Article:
When Carly Landow was a freshman at Robbinsville High School, she had to write a paper for English class on where she saw herself after four years at RHS. Without hesitation, Landow wrote that she wanted to be a University of Kentucky cheerleader.

To put that in perspective, it was akin to a football player saying he wanted to play for Alabama or a basketball player wanting to make the Duke team.

It was a lofty goal that would be achieved by a microscopic percentage of high school cheer hopefuls.

Landow has become one of the few.

Four years later, the UK freshman has gained that elite status, as she is now part of the Wildcats cheerleading dynasty.

Kentucky has won 24 National Cheer competitions, including four straight from 2016-19. Playing in the Southeast Conference, the Wildcat football and basketball teams—and their cheerleaders —are seen countless times on national TV.

“It was an honor to be chosen to be a University of Kentucky cheerleader, it has always been a dream of mine ever since I can remember,” said Landow, who is now on campus in Lexington. “I had attended many different cheer clinics and was very fortunate to be recruited by several universities that had amazing cheer programs along with outstanding academic programs.”

And while Landow had her pick of the best, there was never a doubt where she wanted to be.

It did not happen, however, without a little drama.

After Landow attended the renowned The Cheerleading Magazine clinic, the TCLM owner sent her skills tape to then-Kentucky coach Jomo Thompson.

“She told me she thought I had what it takes to become a UK cheerleader,” Landow said. “From that point on, those words motivated me every day to push myself to make the dream come true. I also attended a cheer clinic at the University of Kentucky as a junior in high school and was pulled aside at the end of the clinic and asked to come to the squad’s practice the next day. Coach Jomo and I were in touch after that.”

Despite Thompson’s fierce interest, Landow would still have to try out for the team late in senior year, which is the usual protocol. The coach’s interest was so great that it seemed like a mere formality.

Suddenly, things got dicey.

The COVID-19 pandemic forced a cancellation of the April tryout, so Landow would have to bide her time. But in May, Thompson and his entire staff were fired due to a hazing scandal, meaning the man who courted Landow would not be assessing her tryout.

Ryan Martin O’Connor was named head coach on June 23, and Landow would have to prove herself to someone entirely new.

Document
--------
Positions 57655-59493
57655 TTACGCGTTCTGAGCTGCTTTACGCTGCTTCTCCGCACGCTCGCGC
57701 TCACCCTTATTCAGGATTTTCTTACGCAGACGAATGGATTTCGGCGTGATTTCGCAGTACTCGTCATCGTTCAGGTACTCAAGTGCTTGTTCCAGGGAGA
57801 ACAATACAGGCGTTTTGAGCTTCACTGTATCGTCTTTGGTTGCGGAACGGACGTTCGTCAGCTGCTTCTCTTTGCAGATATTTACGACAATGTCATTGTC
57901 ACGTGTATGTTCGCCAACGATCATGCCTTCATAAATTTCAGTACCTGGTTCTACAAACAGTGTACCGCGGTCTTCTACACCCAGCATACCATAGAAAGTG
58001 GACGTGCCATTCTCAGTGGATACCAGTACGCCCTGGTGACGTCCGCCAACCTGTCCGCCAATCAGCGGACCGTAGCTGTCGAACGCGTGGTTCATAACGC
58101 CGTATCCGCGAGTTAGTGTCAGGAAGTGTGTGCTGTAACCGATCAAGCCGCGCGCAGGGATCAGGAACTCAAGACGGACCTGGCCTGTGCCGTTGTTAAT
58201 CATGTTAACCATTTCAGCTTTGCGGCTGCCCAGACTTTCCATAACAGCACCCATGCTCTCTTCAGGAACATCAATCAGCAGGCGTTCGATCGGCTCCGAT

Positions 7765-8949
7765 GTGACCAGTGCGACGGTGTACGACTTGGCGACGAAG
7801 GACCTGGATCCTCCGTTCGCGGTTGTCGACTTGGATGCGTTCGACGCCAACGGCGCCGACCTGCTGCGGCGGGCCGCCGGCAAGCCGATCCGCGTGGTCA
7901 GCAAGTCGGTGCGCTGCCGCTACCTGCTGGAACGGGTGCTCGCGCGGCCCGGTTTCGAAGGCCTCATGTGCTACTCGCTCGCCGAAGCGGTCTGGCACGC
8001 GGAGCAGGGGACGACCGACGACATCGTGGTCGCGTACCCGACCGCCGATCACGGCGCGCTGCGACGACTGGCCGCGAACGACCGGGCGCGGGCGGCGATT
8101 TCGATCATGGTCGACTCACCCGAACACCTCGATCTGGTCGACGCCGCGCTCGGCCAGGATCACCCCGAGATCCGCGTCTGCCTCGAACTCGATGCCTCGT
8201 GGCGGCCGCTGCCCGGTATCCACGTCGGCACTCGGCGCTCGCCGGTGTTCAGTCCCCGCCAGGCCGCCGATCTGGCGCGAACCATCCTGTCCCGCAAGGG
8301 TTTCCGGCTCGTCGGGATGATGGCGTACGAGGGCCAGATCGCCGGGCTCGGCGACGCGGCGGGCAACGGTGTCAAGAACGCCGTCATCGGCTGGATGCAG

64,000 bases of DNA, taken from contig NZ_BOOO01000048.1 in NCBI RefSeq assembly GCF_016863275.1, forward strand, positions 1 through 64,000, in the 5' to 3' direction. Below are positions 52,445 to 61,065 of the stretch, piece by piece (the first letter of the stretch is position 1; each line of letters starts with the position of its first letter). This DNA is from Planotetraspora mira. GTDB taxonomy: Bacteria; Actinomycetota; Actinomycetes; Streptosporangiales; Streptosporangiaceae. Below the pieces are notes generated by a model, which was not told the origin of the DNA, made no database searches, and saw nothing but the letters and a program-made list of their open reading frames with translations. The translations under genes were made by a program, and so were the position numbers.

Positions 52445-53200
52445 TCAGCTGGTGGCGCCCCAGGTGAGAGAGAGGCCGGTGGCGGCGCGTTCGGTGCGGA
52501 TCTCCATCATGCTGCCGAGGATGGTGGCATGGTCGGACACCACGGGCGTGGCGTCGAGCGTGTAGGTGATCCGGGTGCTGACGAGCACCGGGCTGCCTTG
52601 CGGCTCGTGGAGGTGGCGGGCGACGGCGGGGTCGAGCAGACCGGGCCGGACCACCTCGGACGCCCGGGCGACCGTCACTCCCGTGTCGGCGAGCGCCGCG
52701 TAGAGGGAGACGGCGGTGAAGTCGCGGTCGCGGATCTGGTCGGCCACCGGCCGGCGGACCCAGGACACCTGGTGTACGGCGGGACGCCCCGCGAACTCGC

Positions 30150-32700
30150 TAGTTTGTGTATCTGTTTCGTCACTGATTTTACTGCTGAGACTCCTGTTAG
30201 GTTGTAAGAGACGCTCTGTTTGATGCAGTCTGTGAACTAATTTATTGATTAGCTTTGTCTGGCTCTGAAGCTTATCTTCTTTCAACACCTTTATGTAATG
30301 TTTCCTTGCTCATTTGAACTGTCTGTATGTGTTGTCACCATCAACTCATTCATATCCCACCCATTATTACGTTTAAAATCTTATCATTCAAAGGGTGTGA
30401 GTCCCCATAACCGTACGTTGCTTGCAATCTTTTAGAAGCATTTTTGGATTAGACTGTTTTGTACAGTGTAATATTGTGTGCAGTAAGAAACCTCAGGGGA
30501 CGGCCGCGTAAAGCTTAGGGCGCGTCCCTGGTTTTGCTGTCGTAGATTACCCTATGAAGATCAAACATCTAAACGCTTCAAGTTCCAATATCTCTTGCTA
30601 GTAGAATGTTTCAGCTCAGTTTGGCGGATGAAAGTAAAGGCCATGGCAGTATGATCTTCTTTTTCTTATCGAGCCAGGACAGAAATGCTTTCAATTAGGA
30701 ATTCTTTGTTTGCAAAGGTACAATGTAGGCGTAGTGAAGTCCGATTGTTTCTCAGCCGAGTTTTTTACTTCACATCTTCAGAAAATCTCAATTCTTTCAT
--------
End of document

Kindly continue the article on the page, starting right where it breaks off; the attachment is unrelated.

While many girls might panic, Landow merely shrugged and remained confident.

“Some of the schools she had been considering already had tryouts and picked their whole team so she couldn’t transfer,” Robbinsville High cheer coach Lauren Kenney said. “She handled herself better than most adults would have in that situation. She had faith that it was gonna work out. It speaks to her character to have that commitment.

“I talked to her mom on the phone when it all broke. She said ‘You know Carly, she’s still working out.’ We talked about her plan to still go to Kentucky. Even though Jomo was the one recruiting her and the one who showed interest in her joining the program, she just had faith if she kept working out and stayed in shape and was able to do the skills, that she would still fit into the program.”

For Landow, going elsewhere never entered her mind. She continued to work on her tumbling skills on a small blow-up mat in her backyard and ran several miles a day to stay in shape. Whenever the time to try out arrived, she would be ready.

“I am a self-motivated athlete who has always worked hard in my sport to strive for perfection,” she said. “I was committed to going to the University of Kentucky. I was a little nervous with the announcement of new coaches but I was confident that my skill set would be impressive enough to make the UK cheer team. After speaking to coach Ryan, she was extremely welcoming and made me feel comfortable and that this was the right decision to wait it out for the team to be announced.”

When the time came, Landow put together a tryout video in a New Jersey gym that included a list of required skill sets set forth by O’Connor. She then flew to Kentucky for an in-person tryout to have more skills filmed with Wildcat returnees.

Shortly thereafter, her world changed from green grass to blue grass. Landow became the second RHS cheerleader to make an SEC team in seven years, as Morgan Owens was on the Alabama team in the mid-2010s.

The entire saga left Kenney shaking her head in admiration, though it did not surprise her.

“She knew that’s where she wanted to go, so she just focused and stayed committed,” the seventh-year Raven coach said. “Even as an adult I struggled through the whole quarantine. She just kept her eyes on the prize and kept herself going. Everything worked out as she was hoping it would. So much of that was her dedication and commitment to staying focused, and not letting anything get her down.”